The one scene that grabbed me is the single dinner with Trump and Comey. Could this really have happened? Could it really play out like this?
Oh yeah. The dinner scene is what happened, and it was the only day, by the way, that I had Comey on set. I made sure that if there was going to be one day he visited set, it would be the loyalty dinner.
One of the greatest compliments I ever got was after the first take, I said, “What do you think?”
[Comey] said, “You are ruining my day in a really great way. This is exactly what it felt like.”
I asked him , “Did I get Trump right? Did I get the experience of talking to Trump right?” And he said, “You did. Because the experience of talking to Trump is, it’s like getting hit by 10 fire hoses at once. And if you can manage to get your hands on one of them, you congratulate yourself, but you’re still getting hit by nine more fire hoses.”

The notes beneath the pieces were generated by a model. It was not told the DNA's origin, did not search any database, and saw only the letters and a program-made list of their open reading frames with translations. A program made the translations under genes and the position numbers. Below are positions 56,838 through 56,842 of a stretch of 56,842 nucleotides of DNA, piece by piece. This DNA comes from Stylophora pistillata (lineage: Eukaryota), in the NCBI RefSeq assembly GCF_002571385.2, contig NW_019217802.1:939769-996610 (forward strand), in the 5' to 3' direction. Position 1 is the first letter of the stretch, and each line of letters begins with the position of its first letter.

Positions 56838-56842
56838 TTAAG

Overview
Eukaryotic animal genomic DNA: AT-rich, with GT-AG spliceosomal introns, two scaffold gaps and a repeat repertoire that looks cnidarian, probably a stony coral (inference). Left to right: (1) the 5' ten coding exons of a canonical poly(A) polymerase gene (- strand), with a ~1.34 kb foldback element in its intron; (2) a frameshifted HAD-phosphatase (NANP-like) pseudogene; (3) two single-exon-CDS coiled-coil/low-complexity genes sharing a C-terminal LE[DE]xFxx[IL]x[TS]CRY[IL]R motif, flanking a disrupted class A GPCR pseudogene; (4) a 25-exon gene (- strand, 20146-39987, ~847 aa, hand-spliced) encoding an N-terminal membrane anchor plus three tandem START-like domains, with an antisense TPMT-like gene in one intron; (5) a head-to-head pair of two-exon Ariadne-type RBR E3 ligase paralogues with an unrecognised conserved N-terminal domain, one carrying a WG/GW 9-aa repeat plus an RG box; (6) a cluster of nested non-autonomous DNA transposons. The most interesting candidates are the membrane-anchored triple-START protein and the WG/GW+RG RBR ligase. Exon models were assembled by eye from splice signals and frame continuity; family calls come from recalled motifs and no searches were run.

That’s how Trump talks, so that’s how I directed the scene. I went up to Brendan Gleeson, who plays Trump , and I talked to him about the firehouses and I just said, “Don’t let him breathe. Just keep knocking him off balance.” Then I went up to Jeff Daniels, who was equally brilliant, and I said, “Don’t ever let him see you off balance. Whatever you do, don’t let him see you shake him.” And then you got that conflict. I think that’s why those scenes have a life because the actors are playing such great intentions.
We were doing a first draft of history. We were doing the first dramatic interpretation of Donald Trump ever. And that brings with it a great deal of responsibility.